Toward the end of the show, Field decides to have fun by playing and singing a medley that pokes fun at conventional wisdom found in popular songs that are counter to the philosophy he esouses.  Much of it is clichéd thinking of our age: that love is the answer; that others’ happiness is our responsibility; that passivity is good; that the man-made and the commercial are inferior to the natural; that it is a sin to be rich; that fatalism is sophisticated; that self-pity is acceptable; that confusion and defeat are man’s lot; that you should pretend to be happy if you are not; that everything will be OK as long as you did it “your way.”  His renditions are a tip of the hat to vaudeville, complete with impersonations to gain applause by “milking it” for laughs.

Well, that is all folks!  As I said in the beginning, my favorites can and do change.  Below are a few more “honorable mention” shows and quotes that promote rational selfishness.  One show that I have not seen, that follows this theme is “Shenendoah.” If you have seen “Shenendoah”, give me a shout out as well!

Honorable Mentions

1. Chicago

“I play in a game

Where I make the rules

And rule number one

From here to the end

Is 'I am my own best friend'

Three Musketeers

Who never say die

Are standing here this minute

Me, myself and I”

2. Be More Chill

“There are voices in my head

Of the voices in my head

The loudest one is mine!”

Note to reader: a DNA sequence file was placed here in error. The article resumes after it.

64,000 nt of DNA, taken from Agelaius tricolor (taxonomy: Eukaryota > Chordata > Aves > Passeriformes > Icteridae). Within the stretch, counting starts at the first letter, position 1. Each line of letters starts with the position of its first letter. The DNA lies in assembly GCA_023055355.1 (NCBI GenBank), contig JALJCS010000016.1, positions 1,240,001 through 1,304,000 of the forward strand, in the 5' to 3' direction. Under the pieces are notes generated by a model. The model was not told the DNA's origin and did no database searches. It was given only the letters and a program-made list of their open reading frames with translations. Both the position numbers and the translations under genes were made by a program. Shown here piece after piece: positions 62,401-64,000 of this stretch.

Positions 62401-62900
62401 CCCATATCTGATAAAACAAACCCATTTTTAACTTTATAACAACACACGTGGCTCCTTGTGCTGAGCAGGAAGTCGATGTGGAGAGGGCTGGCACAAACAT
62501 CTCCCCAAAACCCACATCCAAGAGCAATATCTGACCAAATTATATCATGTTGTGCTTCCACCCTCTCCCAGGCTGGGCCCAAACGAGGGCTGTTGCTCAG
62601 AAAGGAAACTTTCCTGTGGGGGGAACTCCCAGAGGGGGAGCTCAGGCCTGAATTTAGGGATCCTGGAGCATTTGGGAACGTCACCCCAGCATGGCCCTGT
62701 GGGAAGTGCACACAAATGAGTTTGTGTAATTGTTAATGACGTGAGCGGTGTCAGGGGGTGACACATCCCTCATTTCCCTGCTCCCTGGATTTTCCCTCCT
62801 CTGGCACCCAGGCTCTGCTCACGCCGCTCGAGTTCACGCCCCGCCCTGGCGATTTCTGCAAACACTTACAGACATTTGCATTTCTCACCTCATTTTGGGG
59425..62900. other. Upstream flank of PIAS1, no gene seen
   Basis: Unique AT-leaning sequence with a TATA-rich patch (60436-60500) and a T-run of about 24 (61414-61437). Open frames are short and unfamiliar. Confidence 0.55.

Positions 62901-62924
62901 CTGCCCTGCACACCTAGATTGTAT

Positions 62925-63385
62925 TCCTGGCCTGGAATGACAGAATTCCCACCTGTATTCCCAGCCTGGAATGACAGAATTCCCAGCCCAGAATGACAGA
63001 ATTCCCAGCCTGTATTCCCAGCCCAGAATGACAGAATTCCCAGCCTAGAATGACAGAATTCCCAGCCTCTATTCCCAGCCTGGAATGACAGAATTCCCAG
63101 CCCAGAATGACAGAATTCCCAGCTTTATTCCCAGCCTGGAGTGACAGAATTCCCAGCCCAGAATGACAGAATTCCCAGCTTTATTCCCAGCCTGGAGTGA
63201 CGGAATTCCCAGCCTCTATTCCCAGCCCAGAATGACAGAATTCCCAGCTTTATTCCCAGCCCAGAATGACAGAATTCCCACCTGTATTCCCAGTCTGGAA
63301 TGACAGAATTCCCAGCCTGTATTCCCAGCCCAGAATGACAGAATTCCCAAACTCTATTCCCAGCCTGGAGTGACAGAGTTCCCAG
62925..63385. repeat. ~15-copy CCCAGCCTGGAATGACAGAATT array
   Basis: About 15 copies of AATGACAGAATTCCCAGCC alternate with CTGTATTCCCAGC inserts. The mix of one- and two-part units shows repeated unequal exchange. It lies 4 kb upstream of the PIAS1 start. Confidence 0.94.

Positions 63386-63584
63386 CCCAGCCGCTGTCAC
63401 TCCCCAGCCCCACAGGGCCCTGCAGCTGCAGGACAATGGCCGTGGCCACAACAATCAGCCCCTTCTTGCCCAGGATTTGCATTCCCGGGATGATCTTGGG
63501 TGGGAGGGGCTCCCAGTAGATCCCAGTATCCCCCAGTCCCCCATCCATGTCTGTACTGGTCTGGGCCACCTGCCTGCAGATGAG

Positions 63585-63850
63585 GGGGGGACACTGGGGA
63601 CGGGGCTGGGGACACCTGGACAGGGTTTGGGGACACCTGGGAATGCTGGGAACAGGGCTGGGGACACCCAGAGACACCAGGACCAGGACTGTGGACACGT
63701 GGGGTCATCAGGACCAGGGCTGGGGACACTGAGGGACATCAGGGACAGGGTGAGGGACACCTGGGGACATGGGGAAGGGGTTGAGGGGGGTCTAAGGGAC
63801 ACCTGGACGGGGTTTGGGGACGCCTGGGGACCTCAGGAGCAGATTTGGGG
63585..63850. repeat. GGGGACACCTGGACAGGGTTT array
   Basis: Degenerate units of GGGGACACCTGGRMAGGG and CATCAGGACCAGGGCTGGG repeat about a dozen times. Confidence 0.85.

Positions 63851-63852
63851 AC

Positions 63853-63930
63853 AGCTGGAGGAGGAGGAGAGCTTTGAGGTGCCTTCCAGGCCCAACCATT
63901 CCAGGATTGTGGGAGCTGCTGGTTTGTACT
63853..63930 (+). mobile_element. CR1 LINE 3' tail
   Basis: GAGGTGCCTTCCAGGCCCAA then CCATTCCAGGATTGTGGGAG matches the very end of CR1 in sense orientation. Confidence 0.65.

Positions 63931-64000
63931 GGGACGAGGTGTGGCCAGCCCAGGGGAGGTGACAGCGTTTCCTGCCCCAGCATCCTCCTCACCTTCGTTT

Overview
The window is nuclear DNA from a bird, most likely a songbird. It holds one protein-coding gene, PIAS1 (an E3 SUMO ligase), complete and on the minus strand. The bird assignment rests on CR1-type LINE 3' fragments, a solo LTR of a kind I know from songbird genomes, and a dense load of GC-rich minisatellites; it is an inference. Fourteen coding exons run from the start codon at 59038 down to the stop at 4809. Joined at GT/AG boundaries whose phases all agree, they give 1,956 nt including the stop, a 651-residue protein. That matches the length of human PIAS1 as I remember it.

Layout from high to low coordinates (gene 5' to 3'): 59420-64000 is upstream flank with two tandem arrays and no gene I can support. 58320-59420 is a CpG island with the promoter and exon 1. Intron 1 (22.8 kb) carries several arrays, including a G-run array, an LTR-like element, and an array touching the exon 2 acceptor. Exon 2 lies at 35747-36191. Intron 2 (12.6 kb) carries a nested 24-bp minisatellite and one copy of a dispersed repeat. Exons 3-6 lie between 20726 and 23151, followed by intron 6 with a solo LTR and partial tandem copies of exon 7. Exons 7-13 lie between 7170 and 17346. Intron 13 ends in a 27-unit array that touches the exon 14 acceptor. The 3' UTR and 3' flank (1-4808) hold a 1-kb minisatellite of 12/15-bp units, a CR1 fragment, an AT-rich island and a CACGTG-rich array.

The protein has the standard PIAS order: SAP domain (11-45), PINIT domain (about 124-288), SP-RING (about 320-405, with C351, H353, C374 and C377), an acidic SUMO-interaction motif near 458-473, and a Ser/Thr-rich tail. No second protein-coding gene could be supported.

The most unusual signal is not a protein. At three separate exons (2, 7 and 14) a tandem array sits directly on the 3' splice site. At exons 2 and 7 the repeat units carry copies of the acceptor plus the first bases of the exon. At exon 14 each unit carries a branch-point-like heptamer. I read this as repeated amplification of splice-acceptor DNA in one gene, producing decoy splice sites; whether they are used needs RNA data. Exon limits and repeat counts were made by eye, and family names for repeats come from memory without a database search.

3. La Cage Aux Folles

“I deal my own deck

Sometimes the ace, sometimes the deuces.

There's one life, and there's no return and no deposit;

One life, so it's time to open up your closet.

Life's not worth a damn 'til you can say,

"Hey world, I am what I am!"

4. Avenue Q

(see the “Money Song” lyrics quoted at the beginning of this blog)

Farewell, friends.  

YOLO - You Only live life Once.  Live life abundantly!

A Blind Viewing of Hamilton

Kelly Ostazeski
I've been blind-sided, blown away. Until June 29, 2019, sitting in the theatre, I had never heard the score of Hamilton. Okay, before everyone goes and judges me for calling myself a theatre fan and Broadway enthusiast but not listening to Hamilton, perhaps let me explain myself and my unique perspective. What is it like to go see the most-hyped show, possibly ever on Broadway...knowing nothing?

 As someone who likes more traditional musicals and typically dislikes modern popular music (especially rap and hip hop), hearing about Hamilton and its rave reviews, obsessive audience, and the cultural phenomenon surrounding it, I was skeptical. When I hear that non-Broadway fans and those who usually don't seek out musical theatre suddenly have an interest in one musical – in this case Hamilton – I start to wonder what the big deal is. Nothing can be as good as the hype. Especially when these people usually know next to nothing about musical theatre as a genre. (Which is fine, we all start somewhere!) And then there are the Broadway fans who think that Lin-Manuel Miranda is the be all, end all of modern musical theatre. I certainly admire the man's work as a composer, lyricist, librettist, actor, and director – he does it all! But skeptical doesn't even cover it, to be honest. I admit this is one of those situations where I avoided something just because of its overwhelming popularity, unable to believe that something could be as good as they say.